Career Advice

Are You Using the Wrong Tools in Your Job Search?

Would you ever use a screwdriver to open a can of soup? It can be done. However, most would agree that it is not the preferred method. In the world we occupy today, there is virtually a tool for every chore. And a stroll down the aisle of any well-equipped hardware store will prove this.

Practically daily, a call comes in from a sincere job seeker who is frustrated with how little success they are having in their job search. The problem, more often than not, is they have been using the wrong tools for the desired result. As in the example above, sometimes you can get away with using the wrong tool. But even then, it may get messy.

Now, let’s take a look inside your tool bag and see what may need to be added or replaced to help you find the right job:

1. Resume. If there’s not one in there, get one. Whether this is your first job or you’ve been in the workforce since the invention of the telephone, the resume is your most important tool. If you have one, be certain it is up-to-date and speaks to your intended audience. Consider having a couple of versions of your resume if you have slightly nuanced targets. Doing so is a great way to be certain that your strengths are showcased and apropos to the position you seek.

2. Cover Letter. Chances are that you’ve never attended a concert without an opening act. This show starter is designed to get the audience warmed up and raise the anticipation level among the crowd before the star of the show steps out onto the stage. A well-crafted cover letter will do the same thing for your resume. It is an introduction meant to whet the appetite of the reader, and when properly executed, will provide a great lead-in and create anticipation for what lies ahead.

3. Executive Biography. This one or two-page document is written in a conversational tone. This is a great tool to use when you want to add information that may not be “directly” related to the job, but can provide a prospective employer with some personal information that may be valuable as it relates “indirectly” – perhaps a motto for life, or volunteer activities. You can describe where you were raised and how that impacted your career decisions. Mention mentors that may have impacted your way of doing things. The resume will supply the facts and figures. Adding the executive biography is a way to round that information out with some personal background.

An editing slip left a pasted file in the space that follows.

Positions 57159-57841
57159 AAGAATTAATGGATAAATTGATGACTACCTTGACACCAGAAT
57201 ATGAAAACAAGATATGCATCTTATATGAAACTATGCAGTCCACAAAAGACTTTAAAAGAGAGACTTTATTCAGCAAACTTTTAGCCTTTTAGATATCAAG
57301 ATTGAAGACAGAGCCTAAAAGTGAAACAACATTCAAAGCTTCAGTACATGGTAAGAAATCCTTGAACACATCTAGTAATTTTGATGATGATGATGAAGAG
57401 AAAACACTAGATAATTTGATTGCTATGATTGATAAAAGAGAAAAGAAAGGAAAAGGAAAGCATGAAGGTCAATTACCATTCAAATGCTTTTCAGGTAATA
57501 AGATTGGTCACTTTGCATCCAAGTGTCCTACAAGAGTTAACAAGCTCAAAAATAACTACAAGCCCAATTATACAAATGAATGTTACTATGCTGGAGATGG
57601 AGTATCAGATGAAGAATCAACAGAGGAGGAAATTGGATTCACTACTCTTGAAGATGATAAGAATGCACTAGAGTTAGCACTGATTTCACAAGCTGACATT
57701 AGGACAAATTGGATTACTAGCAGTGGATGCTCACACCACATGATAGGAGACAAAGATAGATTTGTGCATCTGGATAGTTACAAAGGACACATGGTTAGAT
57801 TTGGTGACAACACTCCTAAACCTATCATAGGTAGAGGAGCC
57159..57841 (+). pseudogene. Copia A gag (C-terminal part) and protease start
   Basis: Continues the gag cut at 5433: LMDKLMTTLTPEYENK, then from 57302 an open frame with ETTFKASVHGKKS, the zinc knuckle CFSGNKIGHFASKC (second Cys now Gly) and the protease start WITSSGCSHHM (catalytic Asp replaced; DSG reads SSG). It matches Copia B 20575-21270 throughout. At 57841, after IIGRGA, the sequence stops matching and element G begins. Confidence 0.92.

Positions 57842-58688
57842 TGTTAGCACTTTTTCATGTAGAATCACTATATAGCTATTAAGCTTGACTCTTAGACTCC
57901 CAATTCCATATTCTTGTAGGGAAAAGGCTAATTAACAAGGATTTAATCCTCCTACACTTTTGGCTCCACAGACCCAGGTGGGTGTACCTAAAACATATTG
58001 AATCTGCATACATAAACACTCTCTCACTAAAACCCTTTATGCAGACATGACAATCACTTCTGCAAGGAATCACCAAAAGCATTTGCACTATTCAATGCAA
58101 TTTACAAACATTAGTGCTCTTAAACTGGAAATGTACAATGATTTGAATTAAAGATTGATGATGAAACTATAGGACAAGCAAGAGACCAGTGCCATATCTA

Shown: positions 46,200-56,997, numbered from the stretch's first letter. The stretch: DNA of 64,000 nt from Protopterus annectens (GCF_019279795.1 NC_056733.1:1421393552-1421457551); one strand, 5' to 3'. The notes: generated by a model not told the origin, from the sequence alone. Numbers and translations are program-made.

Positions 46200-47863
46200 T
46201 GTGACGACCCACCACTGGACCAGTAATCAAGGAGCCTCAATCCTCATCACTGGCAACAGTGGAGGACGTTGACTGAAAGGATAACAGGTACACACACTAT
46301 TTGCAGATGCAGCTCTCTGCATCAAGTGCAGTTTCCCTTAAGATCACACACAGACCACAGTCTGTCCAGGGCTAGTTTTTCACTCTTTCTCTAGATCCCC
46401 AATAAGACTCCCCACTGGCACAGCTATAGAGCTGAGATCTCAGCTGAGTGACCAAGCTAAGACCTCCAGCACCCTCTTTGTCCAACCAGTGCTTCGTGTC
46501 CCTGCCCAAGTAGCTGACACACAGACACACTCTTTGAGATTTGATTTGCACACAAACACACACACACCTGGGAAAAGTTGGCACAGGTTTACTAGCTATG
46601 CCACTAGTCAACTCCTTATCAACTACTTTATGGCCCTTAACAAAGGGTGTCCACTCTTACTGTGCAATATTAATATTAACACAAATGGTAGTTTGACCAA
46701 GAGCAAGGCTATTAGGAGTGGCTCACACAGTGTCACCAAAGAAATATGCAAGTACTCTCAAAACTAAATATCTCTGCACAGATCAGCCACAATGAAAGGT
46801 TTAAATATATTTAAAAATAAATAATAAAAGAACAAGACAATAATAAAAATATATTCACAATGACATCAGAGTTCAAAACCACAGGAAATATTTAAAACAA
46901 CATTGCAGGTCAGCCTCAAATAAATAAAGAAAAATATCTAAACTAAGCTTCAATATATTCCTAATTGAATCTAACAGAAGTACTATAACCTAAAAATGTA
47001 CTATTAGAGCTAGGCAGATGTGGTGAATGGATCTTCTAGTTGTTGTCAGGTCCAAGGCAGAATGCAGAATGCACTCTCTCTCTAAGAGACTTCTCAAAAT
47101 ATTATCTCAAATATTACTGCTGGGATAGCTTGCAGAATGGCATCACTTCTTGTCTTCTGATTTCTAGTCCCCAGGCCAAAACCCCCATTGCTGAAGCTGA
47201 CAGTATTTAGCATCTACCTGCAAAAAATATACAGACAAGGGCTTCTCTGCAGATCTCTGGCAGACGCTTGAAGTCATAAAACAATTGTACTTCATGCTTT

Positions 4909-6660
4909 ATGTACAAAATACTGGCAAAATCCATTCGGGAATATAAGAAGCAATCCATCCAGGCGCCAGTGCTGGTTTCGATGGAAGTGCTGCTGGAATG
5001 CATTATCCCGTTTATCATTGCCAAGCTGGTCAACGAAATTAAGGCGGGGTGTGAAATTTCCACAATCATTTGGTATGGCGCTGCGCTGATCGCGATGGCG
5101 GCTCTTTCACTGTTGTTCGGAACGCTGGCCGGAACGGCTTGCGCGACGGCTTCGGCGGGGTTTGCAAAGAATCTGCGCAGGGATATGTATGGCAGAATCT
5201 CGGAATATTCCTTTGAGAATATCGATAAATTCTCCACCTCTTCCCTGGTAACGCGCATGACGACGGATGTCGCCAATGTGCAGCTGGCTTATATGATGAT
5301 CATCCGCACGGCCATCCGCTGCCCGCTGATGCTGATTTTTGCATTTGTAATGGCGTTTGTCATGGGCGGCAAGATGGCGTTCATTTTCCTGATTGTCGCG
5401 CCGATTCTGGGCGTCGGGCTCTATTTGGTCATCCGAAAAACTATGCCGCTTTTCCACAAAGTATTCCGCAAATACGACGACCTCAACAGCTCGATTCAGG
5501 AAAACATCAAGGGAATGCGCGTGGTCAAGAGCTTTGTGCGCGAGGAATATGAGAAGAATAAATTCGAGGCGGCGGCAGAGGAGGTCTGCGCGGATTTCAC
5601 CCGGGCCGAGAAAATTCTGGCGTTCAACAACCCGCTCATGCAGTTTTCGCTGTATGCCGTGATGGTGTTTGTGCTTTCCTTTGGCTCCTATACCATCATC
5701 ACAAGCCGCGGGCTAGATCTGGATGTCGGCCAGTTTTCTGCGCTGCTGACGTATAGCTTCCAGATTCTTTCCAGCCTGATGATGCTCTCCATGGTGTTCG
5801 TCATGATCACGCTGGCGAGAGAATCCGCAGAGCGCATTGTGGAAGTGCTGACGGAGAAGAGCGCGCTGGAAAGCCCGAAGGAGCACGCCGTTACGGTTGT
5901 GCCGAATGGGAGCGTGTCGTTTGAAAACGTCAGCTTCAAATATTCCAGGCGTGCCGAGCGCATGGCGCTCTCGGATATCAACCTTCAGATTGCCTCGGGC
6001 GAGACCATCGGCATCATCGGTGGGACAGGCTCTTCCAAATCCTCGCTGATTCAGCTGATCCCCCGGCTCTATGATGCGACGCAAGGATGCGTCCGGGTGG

4. Interview Questions. Have you ever left an interview wishing you had asked this or that? Having a list of questions that you’ve practiced with before the interview is the best way to guard against this regret. Find a willing partner and practice, practice, practice. You will be smooth and confident when the time comes to use this invaluable tool. What employer wouldn’t want someone “smooth and confident” working for them?

5. LinkedIn Profile: Many experienced managers, senior managers, executives and recruiters prowl the LinkedIn network, appealing to others to expand their network, to hunt for new talent and to simply build and expand upon professional relationships. Do not miss out on this opportunity to be found!

Squelching the buzz that LinkedIn is simply an online resume is important. However, the online “resume” profile you do develop should be both powerful and targeted, invigorating the value of your membership. As well, great value is placed on writing a LinkedIn profile that’s “different” from your resume. While achievements from the resume should punctuate your LinkedIn profile, handled effectively, the nuanced distinctions of your LinkedIn profile versus your offline resume content can help catapult your job search to a new level.

Having a well-executed career portfolio may not land you a job, but a poorly executed one can certainly eliminate you from the running. When the economy is sluggish, employers have a great deal of opportunity to look through a multitude of career documentation, and those who represent themselves best are the most likely to be invited to become a part of the team.